Sometimes it’s easy to forget that heroes are all around us. They come in all shapes, sizes, and ages.
We typically don’t think of high school students as heroes, but on one Friday afternoon in early March, hundreds of them were exactly that to 69-year-old Denver resident, John Thompson.
A longtime passionate swing dancer, Thompson stood at center court in the Cherry Creek high school gymnasium and grabbed his partner by the hand to dance his way across the hardwood and into the hearts of hundreds of people at a pep assembly.
The reason why Thompson was performing in front of people more than 50 years younger than him was to accept his wish from Jeremy Bloom’s Wish of a Lifetime.
Thompson has not been to his home state of Minnesota in more than 20 years. He’s on dialysis and resides in a health center.With the help of Cherry Creek High School’s Wish Week and Bloom’s Wish of A Lifetime, Thompson now has enough money to make the trip.
“At this age, you start getting a little cynical, and then something like this hits you over the head,” Thompson said.
A two-time Olympian and 11-time World Cup gold medalist in freestyle moguls skiing, and a former NFL football player, Bloom is making sure to use his platform for greatness.
“JBWOL Foundation is built on the premise that senior citizens should be respected, honored and aided in our society,” Bloom says through his organization’s website. “They have given a lifetime of service, wisdom and most of all love to their community and families. It’s not hard to see the challenges that seniors face on a daily basis. This Foundation will make lifelong dreams come true to seniors. I believe many people regrettably move on from this world with unfilled dreams.” – Jeremy Bloom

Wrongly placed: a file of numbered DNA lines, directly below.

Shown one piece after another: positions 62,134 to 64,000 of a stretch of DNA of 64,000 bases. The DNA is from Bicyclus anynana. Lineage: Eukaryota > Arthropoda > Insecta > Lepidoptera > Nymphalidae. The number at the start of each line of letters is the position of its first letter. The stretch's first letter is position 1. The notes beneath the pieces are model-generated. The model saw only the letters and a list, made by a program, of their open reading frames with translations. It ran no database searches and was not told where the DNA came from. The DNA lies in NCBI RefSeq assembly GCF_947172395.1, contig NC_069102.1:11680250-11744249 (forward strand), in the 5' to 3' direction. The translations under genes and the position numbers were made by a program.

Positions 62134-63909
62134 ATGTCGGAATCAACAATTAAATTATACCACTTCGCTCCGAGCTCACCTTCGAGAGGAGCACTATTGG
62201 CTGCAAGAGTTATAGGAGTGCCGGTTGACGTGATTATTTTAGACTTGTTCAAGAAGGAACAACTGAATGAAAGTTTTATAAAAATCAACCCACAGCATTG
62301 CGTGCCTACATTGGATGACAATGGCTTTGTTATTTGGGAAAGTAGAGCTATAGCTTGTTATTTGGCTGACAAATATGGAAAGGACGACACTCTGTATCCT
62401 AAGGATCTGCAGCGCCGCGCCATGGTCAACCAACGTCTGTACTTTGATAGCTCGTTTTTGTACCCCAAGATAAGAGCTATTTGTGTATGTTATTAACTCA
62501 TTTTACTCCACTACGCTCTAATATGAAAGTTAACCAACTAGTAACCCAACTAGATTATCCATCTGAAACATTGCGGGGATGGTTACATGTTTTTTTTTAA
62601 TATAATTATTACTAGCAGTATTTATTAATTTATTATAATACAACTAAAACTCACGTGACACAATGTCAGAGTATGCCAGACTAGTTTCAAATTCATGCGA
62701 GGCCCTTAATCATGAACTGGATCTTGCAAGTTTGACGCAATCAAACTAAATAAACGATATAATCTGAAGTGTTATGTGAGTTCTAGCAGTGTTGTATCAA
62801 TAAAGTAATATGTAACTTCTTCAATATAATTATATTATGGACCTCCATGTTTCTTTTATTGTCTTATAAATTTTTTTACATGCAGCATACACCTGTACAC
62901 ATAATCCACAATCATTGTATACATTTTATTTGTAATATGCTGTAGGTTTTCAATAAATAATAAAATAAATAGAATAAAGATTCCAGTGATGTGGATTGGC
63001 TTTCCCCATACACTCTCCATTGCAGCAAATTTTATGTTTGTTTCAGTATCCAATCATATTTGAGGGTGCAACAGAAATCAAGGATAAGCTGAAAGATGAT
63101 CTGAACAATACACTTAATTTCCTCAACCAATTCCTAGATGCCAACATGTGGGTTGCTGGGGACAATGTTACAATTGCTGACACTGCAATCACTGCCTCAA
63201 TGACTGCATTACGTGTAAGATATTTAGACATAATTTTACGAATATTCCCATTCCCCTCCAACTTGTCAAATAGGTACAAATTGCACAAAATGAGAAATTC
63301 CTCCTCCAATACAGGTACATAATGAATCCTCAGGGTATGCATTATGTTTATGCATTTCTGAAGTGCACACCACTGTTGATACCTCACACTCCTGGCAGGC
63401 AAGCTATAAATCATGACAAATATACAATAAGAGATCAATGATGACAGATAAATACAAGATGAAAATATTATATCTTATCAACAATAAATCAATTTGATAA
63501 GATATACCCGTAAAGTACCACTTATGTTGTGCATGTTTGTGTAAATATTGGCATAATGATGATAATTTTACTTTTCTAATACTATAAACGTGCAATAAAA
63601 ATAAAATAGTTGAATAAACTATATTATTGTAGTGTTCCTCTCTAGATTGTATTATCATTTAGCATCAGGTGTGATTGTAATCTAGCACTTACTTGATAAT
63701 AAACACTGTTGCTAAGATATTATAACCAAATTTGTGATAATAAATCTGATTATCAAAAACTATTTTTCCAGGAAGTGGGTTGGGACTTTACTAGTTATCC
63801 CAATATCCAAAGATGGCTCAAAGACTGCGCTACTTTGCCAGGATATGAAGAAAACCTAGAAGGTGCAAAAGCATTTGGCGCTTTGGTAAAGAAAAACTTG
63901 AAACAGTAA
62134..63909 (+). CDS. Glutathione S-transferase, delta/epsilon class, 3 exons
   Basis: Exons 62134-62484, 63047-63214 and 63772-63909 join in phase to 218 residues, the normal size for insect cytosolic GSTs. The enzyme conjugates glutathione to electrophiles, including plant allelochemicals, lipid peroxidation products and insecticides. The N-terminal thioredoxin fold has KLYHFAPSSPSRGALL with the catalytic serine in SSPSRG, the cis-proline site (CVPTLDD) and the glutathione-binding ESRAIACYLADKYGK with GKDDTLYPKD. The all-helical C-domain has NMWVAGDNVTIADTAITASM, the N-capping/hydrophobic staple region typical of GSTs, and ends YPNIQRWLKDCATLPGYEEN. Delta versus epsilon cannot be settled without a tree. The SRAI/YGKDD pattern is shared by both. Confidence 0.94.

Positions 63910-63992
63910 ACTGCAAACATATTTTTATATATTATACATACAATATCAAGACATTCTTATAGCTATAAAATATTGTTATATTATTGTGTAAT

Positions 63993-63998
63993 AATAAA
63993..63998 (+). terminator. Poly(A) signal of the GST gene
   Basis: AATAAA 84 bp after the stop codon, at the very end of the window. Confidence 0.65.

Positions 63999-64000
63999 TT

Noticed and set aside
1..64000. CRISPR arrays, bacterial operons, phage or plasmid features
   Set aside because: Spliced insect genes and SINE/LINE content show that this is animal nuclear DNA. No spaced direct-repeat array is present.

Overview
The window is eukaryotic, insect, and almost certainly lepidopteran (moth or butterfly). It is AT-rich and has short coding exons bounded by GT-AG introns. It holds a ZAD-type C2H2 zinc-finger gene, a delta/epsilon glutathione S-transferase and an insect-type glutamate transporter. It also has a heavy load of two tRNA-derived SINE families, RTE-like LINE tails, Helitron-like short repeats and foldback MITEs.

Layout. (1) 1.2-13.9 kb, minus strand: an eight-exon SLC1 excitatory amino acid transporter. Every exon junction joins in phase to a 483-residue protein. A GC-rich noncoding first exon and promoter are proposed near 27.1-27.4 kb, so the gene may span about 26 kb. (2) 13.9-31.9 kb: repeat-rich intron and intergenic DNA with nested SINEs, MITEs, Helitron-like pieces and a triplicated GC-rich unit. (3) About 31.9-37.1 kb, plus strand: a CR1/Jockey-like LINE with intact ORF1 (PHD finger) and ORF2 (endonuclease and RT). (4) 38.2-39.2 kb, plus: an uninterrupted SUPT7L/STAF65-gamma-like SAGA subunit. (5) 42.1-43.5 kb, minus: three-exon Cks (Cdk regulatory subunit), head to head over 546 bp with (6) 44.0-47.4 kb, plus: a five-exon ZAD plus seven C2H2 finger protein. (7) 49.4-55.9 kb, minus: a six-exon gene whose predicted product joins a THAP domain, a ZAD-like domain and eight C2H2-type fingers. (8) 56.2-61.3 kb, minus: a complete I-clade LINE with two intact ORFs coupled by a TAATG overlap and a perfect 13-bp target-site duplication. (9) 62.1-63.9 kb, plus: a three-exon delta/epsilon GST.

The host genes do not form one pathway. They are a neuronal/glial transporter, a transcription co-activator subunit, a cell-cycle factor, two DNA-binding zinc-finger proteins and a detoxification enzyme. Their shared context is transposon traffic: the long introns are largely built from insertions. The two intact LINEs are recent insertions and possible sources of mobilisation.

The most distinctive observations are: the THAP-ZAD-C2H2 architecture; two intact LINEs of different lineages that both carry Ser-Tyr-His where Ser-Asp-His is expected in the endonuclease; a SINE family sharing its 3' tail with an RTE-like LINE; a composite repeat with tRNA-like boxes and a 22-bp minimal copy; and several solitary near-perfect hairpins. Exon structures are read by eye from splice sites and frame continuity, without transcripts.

As we sift through NFL free agency, seeing players sign deals for $96 million or even $132 million, we forget that for the many players not making this kind of money, they need to find something after their athletic careers are over. Beyond that, they need to replace an athletic passion with another passion.
Bloom played football at CU-Boulder and was drafted by the Philadelphia Eagles in the 5th round of the 2006 draft. He was placed on injured reserve after suffering a hamstring injury in camp. Then he was signed by the Pittsburgh Steelers in 2007 to suit up for an AFC playoff game. He went through training camp with the Steelers in 2008, but was released before the regular season started. Just like that, his NFL career was over. No stats in the regular season, just a life to concentrate on after football (and skiing) was over.
Bloom is undoubtedly one of the biggest names in freestyle skiing history. He’s also got one of the biggest hearts.
“Seniors were always a big passion of mine, and a big part of my life just starting with my grandparents,” Bloom said.
Bloom grew up in Loveland and his grandmother, Donna Wheeler, was literally steps away from him for the first 19 years of his life. She lived in the basement of the house that Bloom grew up in.
“She’s a big inspiration in my life,” Bloom said.
Bloom’s grandfather, Jerry Bloom, skied with Jeremy when he was 3 years-old and just getting his mountain legs under him. Bloom’s parents were off skiing with his older brother and sister.
In so many ways, Bloom’s grandparents shaped him into what he is today. That’s why Bloom started Wish of a Lifetime. That’s why John Thompson will be able to fulfill his wish of going back to Minnesota.
“I’m going to have a chance to see old rugby teammates I haven’t seen for 40 years at the University of Minnesota,” Thompson said. “We are going to celebrate our championship. I will also see my parents.”
Just because Bloom’s skis aren’t touching Olympic snow, and his cleats aren’t gliding across a football field anymore, that doesn’t mean that his passion has to die down.
People may forget Bloom’s time in his first Olympic competition, they may forget how many yards he rushed for at Colorado, they may forget that one incredible play, but what he’s doing now? Well, people will never forget how he made them feel.
How’s that for passion?